Monday, October 27, 2014

A Molting Tarantula

Last week, one of our Chilean rose tarantulas (Grammostola rosea) molted. This event is one of the most dramatic non-emergencies an Animal Caretaker is apt to encounter. In fact, the process is so stressful looking, it's common to confuse a molting tarantula with a sick or dying one. Often it’s hard not to intervene and 'help'.

Prior to molting, a tarantula builds a silk nest and lies down on her back in the middle of it. She appears to be in her death throes, but then with almost impossible effort, she bursts her way out of the old skin, revealing a velvety, fresh new spider underneath.

The picture above shows our spider, Roslyn, (on the left) immediately after she freed herself of her old skin. She is waiting for her legs to fully expand. Every few minutes she stretches all the legs on one side or the other, probably as she pumps fluids into them to fill out her skin.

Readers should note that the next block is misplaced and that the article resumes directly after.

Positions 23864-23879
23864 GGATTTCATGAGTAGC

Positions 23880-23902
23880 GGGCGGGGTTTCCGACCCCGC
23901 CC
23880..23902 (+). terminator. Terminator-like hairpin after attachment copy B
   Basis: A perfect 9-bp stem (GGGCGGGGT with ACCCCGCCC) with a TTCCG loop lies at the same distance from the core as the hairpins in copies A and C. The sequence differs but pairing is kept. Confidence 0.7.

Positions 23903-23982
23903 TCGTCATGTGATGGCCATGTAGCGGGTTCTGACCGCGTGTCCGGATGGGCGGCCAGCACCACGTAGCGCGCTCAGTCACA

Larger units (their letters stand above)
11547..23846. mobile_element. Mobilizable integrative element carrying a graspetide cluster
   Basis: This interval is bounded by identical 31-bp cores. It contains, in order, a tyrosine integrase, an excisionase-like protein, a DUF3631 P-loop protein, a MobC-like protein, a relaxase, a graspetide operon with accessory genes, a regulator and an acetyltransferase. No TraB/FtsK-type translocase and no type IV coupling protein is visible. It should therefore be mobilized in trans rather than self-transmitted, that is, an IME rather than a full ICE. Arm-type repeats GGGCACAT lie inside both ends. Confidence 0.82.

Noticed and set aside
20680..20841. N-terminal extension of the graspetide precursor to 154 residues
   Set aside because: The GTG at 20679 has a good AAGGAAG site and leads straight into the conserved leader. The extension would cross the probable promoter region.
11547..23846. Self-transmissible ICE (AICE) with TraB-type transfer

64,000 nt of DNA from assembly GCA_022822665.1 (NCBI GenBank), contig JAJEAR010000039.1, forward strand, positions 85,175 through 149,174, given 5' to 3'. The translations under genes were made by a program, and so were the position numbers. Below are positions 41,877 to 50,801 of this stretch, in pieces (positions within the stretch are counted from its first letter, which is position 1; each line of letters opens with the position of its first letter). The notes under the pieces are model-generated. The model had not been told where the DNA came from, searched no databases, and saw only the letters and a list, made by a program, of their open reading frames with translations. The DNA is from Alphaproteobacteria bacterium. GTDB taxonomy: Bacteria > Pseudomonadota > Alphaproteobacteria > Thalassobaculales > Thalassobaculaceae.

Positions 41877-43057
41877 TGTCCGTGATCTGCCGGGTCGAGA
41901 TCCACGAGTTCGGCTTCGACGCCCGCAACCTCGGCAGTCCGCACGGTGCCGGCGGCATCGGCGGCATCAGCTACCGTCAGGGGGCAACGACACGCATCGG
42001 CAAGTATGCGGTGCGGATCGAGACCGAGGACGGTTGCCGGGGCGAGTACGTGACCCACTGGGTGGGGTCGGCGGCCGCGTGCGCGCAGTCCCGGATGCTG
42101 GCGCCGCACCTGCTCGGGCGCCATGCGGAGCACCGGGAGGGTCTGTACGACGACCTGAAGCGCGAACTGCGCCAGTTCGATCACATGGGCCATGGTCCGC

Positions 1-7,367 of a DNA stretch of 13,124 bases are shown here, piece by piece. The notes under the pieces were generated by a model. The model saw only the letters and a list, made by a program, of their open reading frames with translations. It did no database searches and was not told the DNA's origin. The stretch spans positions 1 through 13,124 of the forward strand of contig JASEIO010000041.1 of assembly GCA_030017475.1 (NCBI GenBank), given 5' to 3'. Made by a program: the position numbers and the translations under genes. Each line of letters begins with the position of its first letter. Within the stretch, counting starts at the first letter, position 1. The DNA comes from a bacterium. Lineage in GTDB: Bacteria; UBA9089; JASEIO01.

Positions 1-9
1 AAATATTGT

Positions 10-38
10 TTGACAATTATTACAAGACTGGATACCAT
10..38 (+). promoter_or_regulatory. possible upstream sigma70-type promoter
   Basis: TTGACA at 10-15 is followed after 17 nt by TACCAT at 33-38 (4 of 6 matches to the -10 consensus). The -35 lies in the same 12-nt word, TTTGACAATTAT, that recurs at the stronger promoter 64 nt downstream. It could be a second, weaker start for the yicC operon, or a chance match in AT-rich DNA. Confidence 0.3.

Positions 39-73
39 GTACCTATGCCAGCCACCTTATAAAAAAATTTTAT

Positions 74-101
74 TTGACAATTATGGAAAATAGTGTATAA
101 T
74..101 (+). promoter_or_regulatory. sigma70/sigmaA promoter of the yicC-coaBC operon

For several hours after molting, the spider is totally helpless. Her new exoskeleton needs to expand and harden. Since spiders usually support their full weight on their legs, this is a problem; her legs are too weak to support her body. The tarantula must stay on her back until her legs are strong enough to support her body.

The lighter colored form, on the right, is Roslyn's old skin, lying empty beside her.

In related arachnid news, a newly discovered species of tarantula from the Amazon has been named after a Beatle. Imagine!

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